(רַע ra [Calamity]; πονηρός poneros [Malignant]; κακός kakos [Wrong])
In Genesis we are first introduced to the concept of evil when God instructs Adam that he is not to eat from the tree of the knowledge of good and evil (Genesis 2:17). From God’s command we see that evil is in contrast to good. However, what is good and what is evil? We see good described within the renovation of the earth when God brought the land out of the water, for the earth was in chaos because of the judgment that came upon Lucifer (Ezekiel 28:13, 16; Genesis 1:2), made the atmosphere, sun and moon, and biological life before He created humans to rule over the earth. All of these things He did and made are called good, which describes them as beneficial; therefore, evil is that which causes calamity, for it is not beneficial.
Within about seventeen hundred years from Adam disobeying God and bringing death upon the whole human race, evil was so bad in the hearts of humans that it was the only formation of the thoughts all day long (Genesis 6:5). In a description of Sodom, the men are described as being men of evils and sins, which informs us that not all evil is considered sin. Evil also describes the determination within the mind to do something that is wrong, not just that act itself. Therefore, rather than doing what is right and beneficial, evil is describing doing something that lacks in character, along with the mindset that brings about such immoral actions, which is unrighteousness (All sin has a quality of unrighteousness – 1 John 5:17).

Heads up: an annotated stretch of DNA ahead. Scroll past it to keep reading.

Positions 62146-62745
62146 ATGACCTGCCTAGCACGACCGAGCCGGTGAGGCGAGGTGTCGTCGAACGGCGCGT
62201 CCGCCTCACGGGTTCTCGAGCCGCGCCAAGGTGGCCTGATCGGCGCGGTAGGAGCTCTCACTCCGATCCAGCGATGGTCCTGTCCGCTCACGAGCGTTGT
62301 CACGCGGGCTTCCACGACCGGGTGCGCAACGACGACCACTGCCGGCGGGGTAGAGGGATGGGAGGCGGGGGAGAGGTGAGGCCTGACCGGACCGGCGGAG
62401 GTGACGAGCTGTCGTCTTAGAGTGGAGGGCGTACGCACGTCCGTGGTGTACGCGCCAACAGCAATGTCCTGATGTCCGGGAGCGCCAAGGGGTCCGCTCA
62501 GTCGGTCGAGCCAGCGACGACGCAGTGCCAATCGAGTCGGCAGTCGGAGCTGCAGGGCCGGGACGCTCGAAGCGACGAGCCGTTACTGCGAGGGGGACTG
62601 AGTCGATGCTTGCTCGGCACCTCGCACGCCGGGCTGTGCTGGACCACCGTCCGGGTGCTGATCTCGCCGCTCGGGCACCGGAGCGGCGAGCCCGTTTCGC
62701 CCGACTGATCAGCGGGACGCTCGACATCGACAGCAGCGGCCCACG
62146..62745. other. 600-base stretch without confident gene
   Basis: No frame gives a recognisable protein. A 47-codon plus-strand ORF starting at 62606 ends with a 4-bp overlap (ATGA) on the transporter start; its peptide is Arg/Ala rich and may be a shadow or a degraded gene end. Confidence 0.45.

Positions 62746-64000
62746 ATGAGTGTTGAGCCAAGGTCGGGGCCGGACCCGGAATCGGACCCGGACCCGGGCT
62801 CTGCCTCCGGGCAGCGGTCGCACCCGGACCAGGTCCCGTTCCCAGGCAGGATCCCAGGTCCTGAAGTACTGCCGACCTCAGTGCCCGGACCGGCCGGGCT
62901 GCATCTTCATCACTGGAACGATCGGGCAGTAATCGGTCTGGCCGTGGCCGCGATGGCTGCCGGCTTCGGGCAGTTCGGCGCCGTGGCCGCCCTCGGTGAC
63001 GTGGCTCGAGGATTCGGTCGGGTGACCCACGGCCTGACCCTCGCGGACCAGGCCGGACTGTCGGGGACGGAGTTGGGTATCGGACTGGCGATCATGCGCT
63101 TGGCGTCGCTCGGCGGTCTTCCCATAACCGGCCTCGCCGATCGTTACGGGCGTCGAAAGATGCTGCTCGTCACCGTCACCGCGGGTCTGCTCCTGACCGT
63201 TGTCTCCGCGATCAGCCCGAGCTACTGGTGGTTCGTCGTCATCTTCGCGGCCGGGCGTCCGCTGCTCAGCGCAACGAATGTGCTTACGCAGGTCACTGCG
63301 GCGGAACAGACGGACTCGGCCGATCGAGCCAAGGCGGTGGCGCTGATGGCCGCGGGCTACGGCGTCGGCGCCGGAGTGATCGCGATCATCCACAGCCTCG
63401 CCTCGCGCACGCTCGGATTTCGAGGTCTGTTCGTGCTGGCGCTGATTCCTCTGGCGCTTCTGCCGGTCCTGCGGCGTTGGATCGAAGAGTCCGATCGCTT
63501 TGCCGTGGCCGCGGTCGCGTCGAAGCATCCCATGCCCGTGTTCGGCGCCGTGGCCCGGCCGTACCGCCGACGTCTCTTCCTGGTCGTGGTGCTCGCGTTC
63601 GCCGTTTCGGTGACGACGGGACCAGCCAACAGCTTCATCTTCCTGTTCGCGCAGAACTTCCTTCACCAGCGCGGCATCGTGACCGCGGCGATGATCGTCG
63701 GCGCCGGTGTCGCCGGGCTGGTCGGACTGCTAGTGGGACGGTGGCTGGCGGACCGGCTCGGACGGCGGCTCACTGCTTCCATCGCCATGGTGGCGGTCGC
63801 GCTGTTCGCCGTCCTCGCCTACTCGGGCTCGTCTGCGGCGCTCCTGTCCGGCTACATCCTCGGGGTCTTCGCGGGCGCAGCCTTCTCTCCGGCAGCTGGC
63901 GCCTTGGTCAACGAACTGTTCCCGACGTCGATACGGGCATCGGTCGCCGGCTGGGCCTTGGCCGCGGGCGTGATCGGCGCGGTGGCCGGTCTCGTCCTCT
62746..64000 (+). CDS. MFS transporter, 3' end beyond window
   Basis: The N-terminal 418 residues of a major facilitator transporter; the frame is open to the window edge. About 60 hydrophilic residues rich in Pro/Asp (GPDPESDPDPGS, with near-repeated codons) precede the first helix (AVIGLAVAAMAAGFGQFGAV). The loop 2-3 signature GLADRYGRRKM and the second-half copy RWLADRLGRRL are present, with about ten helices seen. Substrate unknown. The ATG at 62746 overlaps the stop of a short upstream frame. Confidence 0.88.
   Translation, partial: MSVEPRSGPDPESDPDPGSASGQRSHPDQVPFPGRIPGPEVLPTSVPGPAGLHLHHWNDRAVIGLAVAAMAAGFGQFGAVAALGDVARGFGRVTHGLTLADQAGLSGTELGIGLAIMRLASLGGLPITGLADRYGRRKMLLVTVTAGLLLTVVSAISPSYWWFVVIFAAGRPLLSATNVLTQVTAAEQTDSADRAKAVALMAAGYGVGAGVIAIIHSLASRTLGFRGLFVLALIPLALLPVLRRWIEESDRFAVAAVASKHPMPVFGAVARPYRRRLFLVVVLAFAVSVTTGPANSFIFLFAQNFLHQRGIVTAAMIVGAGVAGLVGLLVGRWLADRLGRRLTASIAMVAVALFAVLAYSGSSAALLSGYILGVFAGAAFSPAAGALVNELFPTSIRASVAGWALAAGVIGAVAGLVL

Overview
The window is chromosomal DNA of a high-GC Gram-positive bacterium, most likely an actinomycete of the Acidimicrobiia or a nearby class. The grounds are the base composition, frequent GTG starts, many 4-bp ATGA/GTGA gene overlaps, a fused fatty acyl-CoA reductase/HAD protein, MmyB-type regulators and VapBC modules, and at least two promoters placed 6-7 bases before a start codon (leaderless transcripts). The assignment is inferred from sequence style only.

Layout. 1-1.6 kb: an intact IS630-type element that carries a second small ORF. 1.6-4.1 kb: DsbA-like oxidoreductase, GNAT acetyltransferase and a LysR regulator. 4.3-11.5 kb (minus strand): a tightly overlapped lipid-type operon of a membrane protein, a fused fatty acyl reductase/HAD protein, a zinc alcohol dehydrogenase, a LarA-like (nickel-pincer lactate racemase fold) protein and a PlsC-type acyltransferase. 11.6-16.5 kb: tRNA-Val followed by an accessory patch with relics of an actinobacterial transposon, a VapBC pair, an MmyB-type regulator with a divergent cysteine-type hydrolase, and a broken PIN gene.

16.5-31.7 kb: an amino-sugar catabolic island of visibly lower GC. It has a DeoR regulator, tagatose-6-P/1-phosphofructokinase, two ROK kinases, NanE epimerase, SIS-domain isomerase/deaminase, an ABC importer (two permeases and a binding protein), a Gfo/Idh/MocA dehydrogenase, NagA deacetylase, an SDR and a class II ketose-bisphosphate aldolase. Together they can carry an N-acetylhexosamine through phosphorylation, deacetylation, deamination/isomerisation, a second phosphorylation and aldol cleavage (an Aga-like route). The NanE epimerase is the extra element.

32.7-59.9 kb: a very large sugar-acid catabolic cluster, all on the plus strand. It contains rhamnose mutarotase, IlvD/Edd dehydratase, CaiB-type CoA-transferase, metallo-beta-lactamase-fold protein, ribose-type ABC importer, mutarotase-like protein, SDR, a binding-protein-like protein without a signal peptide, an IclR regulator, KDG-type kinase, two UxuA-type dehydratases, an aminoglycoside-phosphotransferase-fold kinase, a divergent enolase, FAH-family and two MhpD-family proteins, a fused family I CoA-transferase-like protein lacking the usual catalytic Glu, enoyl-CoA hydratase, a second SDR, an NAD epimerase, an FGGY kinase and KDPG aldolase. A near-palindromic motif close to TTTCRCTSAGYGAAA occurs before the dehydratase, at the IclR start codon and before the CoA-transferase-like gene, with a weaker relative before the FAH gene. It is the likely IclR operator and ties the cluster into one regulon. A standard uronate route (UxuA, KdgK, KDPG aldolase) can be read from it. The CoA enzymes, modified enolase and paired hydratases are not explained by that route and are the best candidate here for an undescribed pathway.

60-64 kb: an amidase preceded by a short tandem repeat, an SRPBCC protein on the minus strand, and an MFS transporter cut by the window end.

Our conscience also helps define evil, for it either accuses or excuses our actions (Romans 2:15). It does this by comparing what we know we should do and how we should act against what we are actually doing. However, it is not the final rule on what is good, for it can be incorrectly trained by lies which impact our beliefs and actions (1 Corinthians 8:7); therefore, our conscience needs to be based upon truth, for truth is seeing things as they really are and if our hearts condemn us, God is greater than what we know within our conscience so it should always be corrected by what He says (1 John 3:20).
Evil comes in two forms, a person that does things that lack in character, acting in an immoral manner (κακός), and someone who seeks to involve others in their evil acts (πονηρός) or supports others in their depraved acts (Romans 1:32). All evil comes from unrighteousness (Romans 1:29-31), whether it is done in secret or publicly. And it starts within the mind forming thoughts that work out to doing things that are immoral and are contrary to truth.
As Christians, we are to bring every thought into captivity unto obedience to Christ (2 Corinthians 10:5) while governing our lives by the desires from the Spirit so the cravings from the flesh are never brought to completion (Galatians 5:16). For that bad that we find ourselves doing rather than the good we seek to do (Romans 7:15-20), we need to remember that God imputes Christ death and resurrection to us (Romans 6:3-4), count this to be true (Romans 6:11), and start yielding our members to righteousness (Romans 6:13) so that we fulfill the law of the Spirit of life in Christ Jesus, which sets us free from the law of the sin nature (Romans 8:1-4) and then we are able to do the good (ἀγαθός) things we desire while rejecting the wrong (κακός).